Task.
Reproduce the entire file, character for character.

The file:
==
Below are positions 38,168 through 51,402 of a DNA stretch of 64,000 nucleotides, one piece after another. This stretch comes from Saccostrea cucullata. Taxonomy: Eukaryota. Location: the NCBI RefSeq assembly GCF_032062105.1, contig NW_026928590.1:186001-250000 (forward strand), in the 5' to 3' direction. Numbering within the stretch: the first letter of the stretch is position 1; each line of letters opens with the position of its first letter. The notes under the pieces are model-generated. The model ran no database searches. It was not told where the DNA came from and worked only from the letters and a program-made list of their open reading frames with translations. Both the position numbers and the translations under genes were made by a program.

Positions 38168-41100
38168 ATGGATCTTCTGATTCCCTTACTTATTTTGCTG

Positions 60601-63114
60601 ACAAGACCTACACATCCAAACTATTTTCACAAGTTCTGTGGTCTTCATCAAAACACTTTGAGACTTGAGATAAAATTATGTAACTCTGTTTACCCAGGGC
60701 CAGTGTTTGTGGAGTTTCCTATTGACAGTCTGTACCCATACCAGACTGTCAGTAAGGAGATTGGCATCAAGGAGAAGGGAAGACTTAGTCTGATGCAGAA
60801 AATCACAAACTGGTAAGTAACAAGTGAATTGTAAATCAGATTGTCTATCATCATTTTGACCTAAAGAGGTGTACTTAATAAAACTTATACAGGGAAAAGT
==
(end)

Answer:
Below are positions 38,168 through 51,402 of a DNA stretch of 64,000 nucleotides, one piece after another. This stretch comes from Saccostrea cucullata. Taxonomy: Eukaryota. Location: the NCBI RefSeq assembly GCF_032062105.1, contig NW_026928590.1:186001-250000 (forward strand), in the 5' to 3' direction. Numbering within the stretch: the first letter of the stretch is position 1; each line of letters opens with the position of its first letter. The notes under the pieces are model-generated. The model ran no database searches. It was not told where the DNA came from and worked only from the letters and a program-made list of their open reading frames with translations. Both the position numbers and the translations under genes were made by a program.

Positions 38168-41100
38168 ATGGATCTTCTGATTCCCTTACTTATTTTGCTG

Positions 60601-63114
60601 ACAAGACCTACACATCCAAACTATTTTCACAAGTTCTGTGGTCTTCATCAAAACACTTTGAGACTTGAGATAAAATTATGTAACTCTGTTTACCCAGGGC
60701 CAGTGTTTGTGGAGTTTCCTATTGACAGTCTGTACCCATACCAGACTGTCAGTAAGGAGATTGGCATCAAGGAGAAGGGAAGACTTAGTCTGATGCAGAA
60801 AATCACAAACTGGTAAGTAACAAGTGAATTGTAAATCAGATTGTCTATCATCATTTTGACCTAAAGAGGTGTACTTAATAAAACTTATACAGGGAAAAGT